Previously on Beware the Batman: Covering episodes #1 - #4
In an effort to curtail the growing crime problem, Batman goes up against some eco-terrorists who have been kidnapping some of Gotham City’s wealthiest business leaders. During the ensuing struggle, Alfred is injured and can no longer discharge his duties to Bruce Wayne; he decides to call in a marker from his old days and brings aboard Katsu Yamashiro, the daughter of a close friend, to cover for him. During Alfred’s rehabilitation, Bruce decides to test the abilities of Katsu to see if she’s up to the task of becoming his assistant, a feat that Alfred can no longer undertake.
Bruce Wayne (Batman): The orphaned son of wealthy philanthropic socialites, Bruce Wayne became the Batman to ensure that no others suffered as he did. Fighting a war against crime, he seeks out to improve Gotham City with his combat skills at night and his charity work during the day.
Alfred Pennyworth: A former MI-6 operative and close friend of Bruce’s parents, Alfred works with the younger Wayne in his fight against crime. Hard-nosed and introspective, he tries to get Bruce to be more open to the idea of looking to others for help while still trying to protect him as the billionaire’s bodyguard.
Tatsu Yamashiro (Katana): The daughter of Alfred’s former partner, Tatsu doesn’t enjoy waiting on Bruce Wayne but does it to please her godfather. Suspicious of the activities of the billionaire playboy, she follows him around in hopes of gaining some insight into why Alfred continues to protect him.
Lt. James Gordon: A dedicated police officer with the Gotham City Police Department, James Gordon believes in the rule of law and distrusts the motives of the Batman. After having encountered the Batman a few times, his stance of vigilantism seems a bit shaken, but not shattered.
I’m not the biggest fan of CGI animation, but I do believe that this series does it relatively well for the most part. Most of the characters shown have a somewhat humanoid resemblance, without any grotesque abominations of the physical body like other CGI animation has had in the past, but there are still some characters—most notably Batman—that come off as being completely unrealistic. Specifically, the opening sequence of the show has a nice feel to it, and I really can’t tell that it’s CGI for the most part.
In addition the animation style, the attitude, and demeanor of Batman are very close to what he’s been like in the comics—a world-class mind who keeps much to himself while relying extensively on the actions of his confident Alfred (despite his better judgment). He’s not a complete doom-and-gloom caricature of his former self, instead showing some sense of pleasantness and jocularity that do make him a bit more approachable as a person and a character.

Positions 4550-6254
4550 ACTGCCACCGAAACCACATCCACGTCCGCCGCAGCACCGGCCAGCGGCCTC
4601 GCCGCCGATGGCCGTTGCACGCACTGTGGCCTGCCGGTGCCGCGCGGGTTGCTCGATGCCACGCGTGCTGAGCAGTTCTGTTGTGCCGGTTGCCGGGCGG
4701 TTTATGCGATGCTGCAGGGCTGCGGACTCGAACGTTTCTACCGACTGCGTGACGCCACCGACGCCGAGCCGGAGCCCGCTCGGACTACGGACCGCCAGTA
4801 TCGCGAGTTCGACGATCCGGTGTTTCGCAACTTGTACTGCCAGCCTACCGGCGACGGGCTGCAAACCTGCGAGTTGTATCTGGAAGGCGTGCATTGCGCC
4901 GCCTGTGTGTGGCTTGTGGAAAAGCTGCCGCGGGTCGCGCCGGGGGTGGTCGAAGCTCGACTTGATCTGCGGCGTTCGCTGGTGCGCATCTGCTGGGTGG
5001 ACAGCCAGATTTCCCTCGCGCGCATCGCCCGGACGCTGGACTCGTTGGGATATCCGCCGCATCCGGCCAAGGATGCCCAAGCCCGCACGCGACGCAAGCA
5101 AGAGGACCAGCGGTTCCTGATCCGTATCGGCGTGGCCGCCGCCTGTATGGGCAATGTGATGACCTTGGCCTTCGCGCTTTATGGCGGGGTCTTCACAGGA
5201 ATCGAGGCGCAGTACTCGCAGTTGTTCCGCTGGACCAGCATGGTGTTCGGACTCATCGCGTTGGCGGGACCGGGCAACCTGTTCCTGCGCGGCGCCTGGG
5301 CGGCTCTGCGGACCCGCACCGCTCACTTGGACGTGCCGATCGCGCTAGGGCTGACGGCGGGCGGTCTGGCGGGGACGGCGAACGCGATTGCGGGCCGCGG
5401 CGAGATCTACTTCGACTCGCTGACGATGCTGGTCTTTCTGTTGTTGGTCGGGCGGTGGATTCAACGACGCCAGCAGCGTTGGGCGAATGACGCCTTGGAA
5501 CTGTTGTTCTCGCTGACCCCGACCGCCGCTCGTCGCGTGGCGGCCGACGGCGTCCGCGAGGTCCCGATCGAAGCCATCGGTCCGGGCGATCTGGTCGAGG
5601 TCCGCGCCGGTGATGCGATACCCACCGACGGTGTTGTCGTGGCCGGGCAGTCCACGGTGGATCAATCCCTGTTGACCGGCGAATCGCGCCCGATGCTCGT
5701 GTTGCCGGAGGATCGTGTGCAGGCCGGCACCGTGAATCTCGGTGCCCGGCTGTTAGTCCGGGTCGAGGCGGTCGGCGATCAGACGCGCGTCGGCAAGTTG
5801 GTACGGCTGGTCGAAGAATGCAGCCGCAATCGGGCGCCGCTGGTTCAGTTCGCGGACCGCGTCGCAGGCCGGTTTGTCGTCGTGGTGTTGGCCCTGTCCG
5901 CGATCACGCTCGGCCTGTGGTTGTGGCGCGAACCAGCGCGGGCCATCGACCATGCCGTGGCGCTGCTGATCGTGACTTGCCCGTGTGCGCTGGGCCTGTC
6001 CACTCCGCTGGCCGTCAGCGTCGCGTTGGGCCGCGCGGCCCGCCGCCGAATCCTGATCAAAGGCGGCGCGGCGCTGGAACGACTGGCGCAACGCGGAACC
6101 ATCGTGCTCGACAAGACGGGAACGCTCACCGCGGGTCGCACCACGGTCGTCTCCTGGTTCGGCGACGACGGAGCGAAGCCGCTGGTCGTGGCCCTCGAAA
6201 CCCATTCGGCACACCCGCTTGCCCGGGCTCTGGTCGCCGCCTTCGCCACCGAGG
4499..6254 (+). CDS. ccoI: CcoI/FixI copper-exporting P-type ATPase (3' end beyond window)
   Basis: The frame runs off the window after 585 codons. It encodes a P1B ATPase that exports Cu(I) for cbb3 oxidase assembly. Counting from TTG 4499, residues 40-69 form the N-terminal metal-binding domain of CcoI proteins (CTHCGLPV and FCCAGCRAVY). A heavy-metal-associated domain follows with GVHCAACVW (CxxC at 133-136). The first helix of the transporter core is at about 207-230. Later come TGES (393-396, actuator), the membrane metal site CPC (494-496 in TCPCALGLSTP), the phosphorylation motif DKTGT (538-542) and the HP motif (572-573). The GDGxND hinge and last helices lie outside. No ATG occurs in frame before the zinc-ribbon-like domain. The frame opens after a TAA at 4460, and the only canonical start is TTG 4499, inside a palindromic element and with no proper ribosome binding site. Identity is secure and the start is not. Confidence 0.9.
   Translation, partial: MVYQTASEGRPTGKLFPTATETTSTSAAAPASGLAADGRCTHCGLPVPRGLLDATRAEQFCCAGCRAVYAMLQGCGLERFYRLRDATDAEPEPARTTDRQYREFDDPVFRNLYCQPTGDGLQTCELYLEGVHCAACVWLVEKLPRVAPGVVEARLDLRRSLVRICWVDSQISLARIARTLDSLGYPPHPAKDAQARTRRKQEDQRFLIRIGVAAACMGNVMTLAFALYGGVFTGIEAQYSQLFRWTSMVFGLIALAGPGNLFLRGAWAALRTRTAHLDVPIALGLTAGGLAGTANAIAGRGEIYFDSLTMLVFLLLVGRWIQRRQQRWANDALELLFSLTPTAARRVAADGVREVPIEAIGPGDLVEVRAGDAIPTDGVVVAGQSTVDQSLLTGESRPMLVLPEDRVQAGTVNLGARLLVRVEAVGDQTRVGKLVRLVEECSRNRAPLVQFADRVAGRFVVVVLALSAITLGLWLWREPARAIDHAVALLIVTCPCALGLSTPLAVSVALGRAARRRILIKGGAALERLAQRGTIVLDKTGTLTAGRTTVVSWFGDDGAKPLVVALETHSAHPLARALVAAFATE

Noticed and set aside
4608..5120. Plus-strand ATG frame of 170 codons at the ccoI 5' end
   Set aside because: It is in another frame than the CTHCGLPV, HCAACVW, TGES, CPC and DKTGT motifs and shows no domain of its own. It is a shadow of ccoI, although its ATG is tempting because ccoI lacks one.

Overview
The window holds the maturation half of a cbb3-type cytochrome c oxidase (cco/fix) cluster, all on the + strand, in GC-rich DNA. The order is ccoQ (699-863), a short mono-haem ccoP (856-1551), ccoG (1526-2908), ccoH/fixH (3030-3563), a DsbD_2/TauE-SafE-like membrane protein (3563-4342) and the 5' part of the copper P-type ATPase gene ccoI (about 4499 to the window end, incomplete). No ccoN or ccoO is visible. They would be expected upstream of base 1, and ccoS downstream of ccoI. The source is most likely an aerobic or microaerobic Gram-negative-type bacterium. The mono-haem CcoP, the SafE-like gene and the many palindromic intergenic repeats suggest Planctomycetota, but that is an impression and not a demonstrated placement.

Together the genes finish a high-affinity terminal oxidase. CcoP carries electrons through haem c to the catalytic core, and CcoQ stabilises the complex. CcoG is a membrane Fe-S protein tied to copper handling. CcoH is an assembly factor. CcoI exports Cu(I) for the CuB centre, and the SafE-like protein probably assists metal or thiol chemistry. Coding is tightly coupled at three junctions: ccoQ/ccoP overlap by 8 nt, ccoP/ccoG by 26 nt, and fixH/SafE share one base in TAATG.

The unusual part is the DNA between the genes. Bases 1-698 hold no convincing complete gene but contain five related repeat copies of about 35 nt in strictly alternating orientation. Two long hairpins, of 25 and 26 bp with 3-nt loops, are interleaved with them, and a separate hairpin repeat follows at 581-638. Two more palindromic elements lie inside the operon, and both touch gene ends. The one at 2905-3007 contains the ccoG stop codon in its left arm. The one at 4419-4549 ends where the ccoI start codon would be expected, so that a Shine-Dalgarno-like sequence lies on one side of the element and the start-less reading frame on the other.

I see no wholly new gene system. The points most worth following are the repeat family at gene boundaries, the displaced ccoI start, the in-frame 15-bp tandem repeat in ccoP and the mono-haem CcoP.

While Alfred has always been shown as having a multitude of facets about his personality that haven’t been completely explored in his many appearances, I don’t think I can get behind the idea of him being Bruce’s bodyguard. I believe that the character has the capability of acting in that regard, but he’s always been better shown off as being the unassuming butler who knows more than he’s getting at, a great surprise revelation to those who haven’t dealt with him firsthand. Being someone who has to deal with Bruce’s late-night activities, it isn’t a surprise that he can field-dress many a wound inflicted upon the Batman, but to actively “protect” Bruce during the daytime is rather something I can’t really believe . . . yet.
Likewise, the appearance of Katana as a character isn’t so much an unwelcome addition than a surprise. Most incarnations of Batman has had either a “Robin” or a “Batgirl” as the first possible, viable sidekick to the antics of the Dark Knight, so to have someone who has only occasionally been associated with the Bat Family be included kind of puts me off balance. It is really too early to tell just how well she’ll take up the role that Bruce and Alfred seem to be grooming her for, but it looks to be no less than an exciting addition to her resume.
So far there hasn’t been a single antagonist within the series, a visible enemy for the Batman to concentrate his energies on, but that hasn’t necessarily been a requirement in previous Batman incarnations. I can certainly see this going a lot way, so long as the show runners don’t get goofy with it the way some other comic-related shows have been lately, but it’s going to be a long time before I stop doing a double-take every time I hear Bruce Wayne’s voice. I miss Kevin Conroy.